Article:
Thursday, June 16, 2011

Lunar eclipse viewed from around the world

Sky watchers were treated to a stunning lunar eclipse last night as ash in the atmosphere from a Chilean volcano turned it blood red.

Scientists said the specific phenomenon - known as a 'deep lunar eclipse' - often exudes a coppery colour. But the intensity of the colour depends on the amount of ash and dust in the atmosphere.

Luckily for moon-gazers, there was plenty of ash in the air so the moon appeared orange or red, especially in Asia.

Scroll down for video

The moon, photographed by an observer in Tel Aviv,
exudes a reddish colour during a deep lunar eclipse last night

The lunar eclipse is seen over the Atomium in Brussels
Photograph: Geert Vanden Wijngaert/AP

The eclipse is seen among cables on the Anzac Bridge in Sydney
Photograph: Tim Wimborne/Reuters

People watch the eclipse from a rooftop in Belgrade
Photograph: Ivan Milutinovic/Reuters

The eclipse seen from Multan, Pakistan
Photograph: S S Mirza/AFP/Getty Images

The view from the village of Zejtun, lit up for its parish church feast 
of Saint Catherine, in the south of Malta
Photograph: Darrin Zammit Lupi/Reuters

The eclipse seen from the Colosseum in Rome
Photograph: Alessandro Bianchi/Reuters

The moon over the Castel dell'Ovo in Naples, Italy
Photograph: Ciro Fusco/EPA

The moon seen from Frankfurt
Photograph: Michael Probst/AP

People view the eclipse from the remains 
of the Temple of Hercules in Amman, Jordan
Photograph: Ali Jarekji/Reuters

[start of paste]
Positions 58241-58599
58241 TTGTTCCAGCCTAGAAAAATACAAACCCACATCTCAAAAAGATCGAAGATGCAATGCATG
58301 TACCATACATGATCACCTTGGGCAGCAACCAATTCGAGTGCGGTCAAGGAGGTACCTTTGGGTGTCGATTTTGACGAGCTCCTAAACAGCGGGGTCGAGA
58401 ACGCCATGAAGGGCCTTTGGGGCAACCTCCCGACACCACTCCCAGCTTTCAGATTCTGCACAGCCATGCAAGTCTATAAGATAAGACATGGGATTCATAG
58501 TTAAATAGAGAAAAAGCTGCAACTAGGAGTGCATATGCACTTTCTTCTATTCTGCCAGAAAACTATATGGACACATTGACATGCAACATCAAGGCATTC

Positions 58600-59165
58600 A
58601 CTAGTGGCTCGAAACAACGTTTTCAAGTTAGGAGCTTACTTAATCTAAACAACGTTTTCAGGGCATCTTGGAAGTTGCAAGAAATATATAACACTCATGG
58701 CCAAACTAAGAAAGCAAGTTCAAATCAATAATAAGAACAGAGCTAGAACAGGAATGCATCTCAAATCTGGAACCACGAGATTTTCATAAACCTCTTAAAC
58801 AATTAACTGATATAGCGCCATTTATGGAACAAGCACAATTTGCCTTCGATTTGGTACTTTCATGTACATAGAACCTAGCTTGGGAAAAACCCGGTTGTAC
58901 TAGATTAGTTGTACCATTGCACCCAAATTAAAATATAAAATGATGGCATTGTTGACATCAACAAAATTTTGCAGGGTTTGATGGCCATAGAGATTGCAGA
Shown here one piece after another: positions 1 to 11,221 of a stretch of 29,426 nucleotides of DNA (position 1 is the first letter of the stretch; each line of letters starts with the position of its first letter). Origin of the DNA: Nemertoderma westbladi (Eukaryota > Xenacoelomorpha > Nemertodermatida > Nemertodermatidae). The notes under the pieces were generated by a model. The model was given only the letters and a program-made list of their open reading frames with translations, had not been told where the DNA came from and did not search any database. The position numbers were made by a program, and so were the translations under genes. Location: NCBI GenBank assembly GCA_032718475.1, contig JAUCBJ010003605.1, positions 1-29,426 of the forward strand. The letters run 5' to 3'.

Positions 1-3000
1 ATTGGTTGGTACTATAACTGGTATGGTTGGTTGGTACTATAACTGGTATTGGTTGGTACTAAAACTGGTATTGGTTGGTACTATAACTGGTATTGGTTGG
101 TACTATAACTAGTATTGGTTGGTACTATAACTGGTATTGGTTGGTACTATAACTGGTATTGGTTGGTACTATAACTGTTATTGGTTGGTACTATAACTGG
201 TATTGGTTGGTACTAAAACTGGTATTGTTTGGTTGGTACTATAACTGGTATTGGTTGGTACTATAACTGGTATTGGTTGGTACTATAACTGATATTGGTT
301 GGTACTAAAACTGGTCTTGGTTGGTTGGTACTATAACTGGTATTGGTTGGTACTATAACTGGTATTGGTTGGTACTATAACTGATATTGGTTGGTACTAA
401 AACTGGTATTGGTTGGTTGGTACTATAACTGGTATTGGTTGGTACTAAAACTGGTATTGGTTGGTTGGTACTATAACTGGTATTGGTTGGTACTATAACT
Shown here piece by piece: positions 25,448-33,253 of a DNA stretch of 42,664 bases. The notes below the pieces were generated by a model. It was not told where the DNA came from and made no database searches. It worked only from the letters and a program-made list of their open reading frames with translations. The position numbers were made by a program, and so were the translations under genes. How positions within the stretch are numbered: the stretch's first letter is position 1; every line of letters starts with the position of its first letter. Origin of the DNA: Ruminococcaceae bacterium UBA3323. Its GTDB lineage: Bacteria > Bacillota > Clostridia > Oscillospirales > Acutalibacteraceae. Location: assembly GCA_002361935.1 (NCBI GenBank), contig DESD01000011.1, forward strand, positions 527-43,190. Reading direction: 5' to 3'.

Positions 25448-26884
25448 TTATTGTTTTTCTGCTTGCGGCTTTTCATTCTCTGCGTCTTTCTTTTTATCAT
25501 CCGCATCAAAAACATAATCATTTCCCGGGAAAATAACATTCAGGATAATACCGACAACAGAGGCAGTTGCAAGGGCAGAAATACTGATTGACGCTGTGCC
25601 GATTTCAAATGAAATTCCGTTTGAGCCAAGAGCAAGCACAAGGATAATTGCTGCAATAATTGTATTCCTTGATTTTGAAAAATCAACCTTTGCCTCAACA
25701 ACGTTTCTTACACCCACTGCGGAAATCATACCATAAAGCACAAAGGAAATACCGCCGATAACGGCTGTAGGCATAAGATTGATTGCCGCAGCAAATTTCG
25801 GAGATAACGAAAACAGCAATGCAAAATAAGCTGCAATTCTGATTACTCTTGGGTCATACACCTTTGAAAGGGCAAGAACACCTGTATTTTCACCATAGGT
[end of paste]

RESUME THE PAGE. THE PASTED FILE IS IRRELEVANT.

A view of the eclipse above the bridge across the River Dnieper in Kiev, Ukraine
Photograph: Sergey Dolzhenko/EPA

The eclipse seen above rooftops in Moscow
Photograph: Maxim Shipenkov/EPA

Air travellers haven't been so lucky: The ash has grounded hundreds of flights around the region.

The dramatic event, the longest total lunar eclipse since 2000, turned the moon blood red for 100 minutes during the period of totality.

People watch the moon from the remains of the Temple of Hercules
Photograph: Ali Jarekji/Reuters

A composite of the eclipse as seen from the east of Beirut, Lebanon
Photograph: Nabil Mounzer/EPA

This graph shows when the total lunar eclipse was visible on Earth

Today's Google Doodle paid tribute to the lunar eclipse with a video graphic

The moon is normally illuminated by the sun. During a lunar eclipse the Earth, sun and moon are in line and the Earth’s shadow moves across the surface of the full moon.

Sunlight that has passed through the Earth’s atmosphere makes the moon appear red, brown or black.

The moon travels to a similar position every month, but the tilt of the lunar orbit means that it normally passes above or below the terrestrial shadow. This means a full moon is seen but no eclipse takes place.

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